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6882: Cocaine operation busted at river (fwd)
From: nozier <email@example.com>
Published Thursday, February 1, 2001, in the Miami Herald
Cocaine operation busted at river BY ARNOLD MARKOWITZ
A 400-kilo load of cocaine made it from ship to shore but not to its
destination Wednesday in Miami. A dozen or so local, state and federal
police followed a rented truck from a Miami River cargo dock and stopped
the driver two miles away, where a police dog named Condor made a bet on
the truck's contents. Agents opened it up and found second-hand clothing
and linens, cartons of bananas, cheese chips and trousers, and 20
cardboard cases that were labeled as vegetable oil in gallon jugs.
Condor barked at those. U.S. Customs agent John Clark said the jug boxes
had been converted to drug
boxes: about 20 kilos of cocaine in each from the Haitian freighter
home port is Port-de-Paix. It arrived in Miami last Tuesday and docked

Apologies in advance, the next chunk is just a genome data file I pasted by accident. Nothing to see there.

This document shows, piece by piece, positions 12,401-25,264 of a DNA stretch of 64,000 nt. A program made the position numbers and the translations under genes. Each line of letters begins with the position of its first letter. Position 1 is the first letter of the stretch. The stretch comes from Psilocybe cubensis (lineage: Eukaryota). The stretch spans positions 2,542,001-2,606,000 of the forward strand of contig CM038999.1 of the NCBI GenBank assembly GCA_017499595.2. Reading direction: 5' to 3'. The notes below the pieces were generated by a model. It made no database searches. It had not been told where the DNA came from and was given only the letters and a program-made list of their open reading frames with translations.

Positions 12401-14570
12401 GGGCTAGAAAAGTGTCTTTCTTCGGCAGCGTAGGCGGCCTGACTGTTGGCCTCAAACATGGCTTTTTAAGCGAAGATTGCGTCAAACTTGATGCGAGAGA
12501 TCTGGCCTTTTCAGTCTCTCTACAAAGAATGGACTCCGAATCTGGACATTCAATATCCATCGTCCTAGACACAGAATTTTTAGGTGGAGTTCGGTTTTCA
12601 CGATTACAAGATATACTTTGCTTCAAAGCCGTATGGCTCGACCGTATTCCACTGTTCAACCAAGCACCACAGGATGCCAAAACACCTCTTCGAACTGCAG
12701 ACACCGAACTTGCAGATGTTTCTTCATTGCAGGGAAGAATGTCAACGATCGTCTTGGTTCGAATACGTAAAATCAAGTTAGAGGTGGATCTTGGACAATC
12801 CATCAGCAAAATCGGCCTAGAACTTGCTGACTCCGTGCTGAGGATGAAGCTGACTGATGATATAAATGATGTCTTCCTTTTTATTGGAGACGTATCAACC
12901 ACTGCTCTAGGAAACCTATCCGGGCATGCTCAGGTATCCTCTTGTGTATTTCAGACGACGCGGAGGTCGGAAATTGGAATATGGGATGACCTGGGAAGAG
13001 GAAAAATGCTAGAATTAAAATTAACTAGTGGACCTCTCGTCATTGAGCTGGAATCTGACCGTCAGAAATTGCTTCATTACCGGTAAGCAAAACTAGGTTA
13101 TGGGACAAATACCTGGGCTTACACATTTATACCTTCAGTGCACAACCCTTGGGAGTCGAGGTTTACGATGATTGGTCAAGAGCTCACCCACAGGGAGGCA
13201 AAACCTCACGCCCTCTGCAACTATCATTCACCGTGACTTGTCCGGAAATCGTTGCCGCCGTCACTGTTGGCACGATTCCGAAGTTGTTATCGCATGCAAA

Bassas Cargo International at 325 NW South River Dr.
Agents watched the vessel until the truck came out Wednesday. They
as far as a Texaco station at Northwest 17th Avenue and Seventh Street
they stopped the driver, whose name was not available. ``He doesn't
know what's in the truck or where he was going,'' Clark said, implying
he doubts that. He said the man would be charged with possession of
cocaine and possibly other offenses.
Ships like the Darton are easy to identify when they come from Haiti,
``They don't bring cargo in. They come up here empty, which no
legitimate business would do. They stay there on the river for three
weeks, load up with used mattresses and bicycles and go back to Haiti.
They're just floating stash houses for cocaine.''
Many mattresses were stacked on shore beside the Darton, waiting to be
aboard. There also were bikes, buckets and kitchen equipment including
three-basin commercial sink. Customs Chief Inspector Mike Sinclair said
his squad found the cocaine hiding place in a ballast tank between two
cargo holds. In one of the holds, gallon jugs of vegetable oil were
lined up in 21 straight rows of six, with no boxes in sight. ``They took
the oil out and put the cocaine in the boxes,'' Sinclair said.